Do what you are good at

So if no one is willing to pay for your passion then what do you do? Well, obviously, you need to do something that people are willing to pay for. You do what you are good at. And chances are that the better you are, the more value you bring, the more others are willing to pay in return.

This is of course rather tricky. Not only you need to figure out what you are good at, you also need some competitive advantage. Understanding the broader field you selected for your career is important first step. For example there are different ways how to become a great manager. Depending on your personality and your skills at the day of decision you can have a style more focused on numbers and metrics, you can be more focused on hard skills to get things done, more on the empathy side to mentor and coach others. There are numerous strategies that can help you to become truly great manager and you don’t need to pursue all of them. Just pick the one for which you have a competitive advantage and relentlessly work on it to hone it to a level of ultimate mastery.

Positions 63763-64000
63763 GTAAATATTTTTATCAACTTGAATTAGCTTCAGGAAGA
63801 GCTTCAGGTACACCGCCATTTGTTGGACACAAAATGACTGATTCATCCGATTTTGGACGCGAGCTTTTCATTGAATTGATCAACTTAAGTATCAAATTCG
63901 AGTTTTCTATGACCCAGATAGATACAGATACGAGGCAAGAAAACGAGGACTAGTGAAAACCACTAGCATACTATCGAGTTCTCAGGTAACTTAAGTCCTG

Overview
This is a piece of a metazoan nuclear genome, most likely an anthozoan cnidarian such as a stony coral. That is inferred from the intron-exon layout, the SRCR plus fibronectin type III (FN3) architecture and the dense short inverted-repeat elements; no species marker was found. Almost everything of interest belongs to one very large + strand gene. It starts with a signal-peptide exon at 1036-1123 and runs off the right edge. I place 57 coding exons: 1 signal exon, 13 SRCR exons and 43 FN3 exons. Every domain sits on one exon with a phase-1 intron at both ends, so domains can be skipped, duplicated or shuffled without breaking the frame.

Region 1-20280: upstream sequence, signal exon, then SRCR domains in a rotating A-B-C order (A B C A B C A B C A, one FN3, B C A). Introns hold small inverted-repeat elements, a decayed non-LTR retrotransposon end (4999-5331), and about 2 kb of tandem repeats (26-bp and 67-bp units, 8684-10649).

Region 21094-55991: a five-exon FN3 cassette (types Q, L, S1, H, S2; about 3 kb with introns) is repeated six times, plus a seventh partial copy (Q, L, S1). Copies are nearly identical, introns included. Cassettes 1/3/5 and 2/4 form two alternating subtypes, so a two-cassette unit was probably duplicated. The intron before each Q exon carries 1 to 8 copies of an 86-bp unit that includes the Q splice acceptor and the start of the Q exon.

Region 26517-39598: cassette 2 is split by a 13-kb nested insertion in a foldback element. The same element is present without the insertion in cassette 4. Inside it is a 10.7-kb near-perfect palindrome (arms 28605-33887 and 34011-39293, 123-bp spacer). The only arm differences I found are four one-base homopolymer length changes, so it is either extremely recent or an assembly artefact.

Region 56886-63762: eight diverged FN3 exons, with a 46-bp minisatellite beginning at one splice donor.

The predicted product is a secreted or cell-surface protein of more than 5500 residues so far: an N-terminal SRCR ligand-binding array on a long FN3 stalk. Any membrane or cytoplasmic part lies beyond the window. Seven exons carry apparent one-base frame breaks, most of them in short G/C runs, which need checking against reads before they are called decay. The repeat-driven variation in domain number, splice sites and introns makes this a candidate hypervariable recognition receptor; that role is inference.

Be patient and focused

Because, it is all about mastery. When you really examine the causality relationship between passion and skill you will discover that skill comes first. I urge you to consider some hobby you are really passionate about. Take running for example. I have seen this times and times again when people decided to do something for their health. Running seemed a good idea. Were they passionate about it? Not really. It was a boring, difficult and not at all enjoyable experience. They run a mile, and felt tired, miserable, out of breath. I wouldn’t describe passion this way.

But they were patient and persevered. With enough focus, energy and routine they were able to train their bodies to run longer and longer distances. They could see the improvements in their performance, their health, and that lead to more enjoyment. That fueled even more effort and dedication. They became truly passionate about running. Why? Because they became really good at it. It is not a tedious activity anymore, it is truly enjoyable and they love doing it.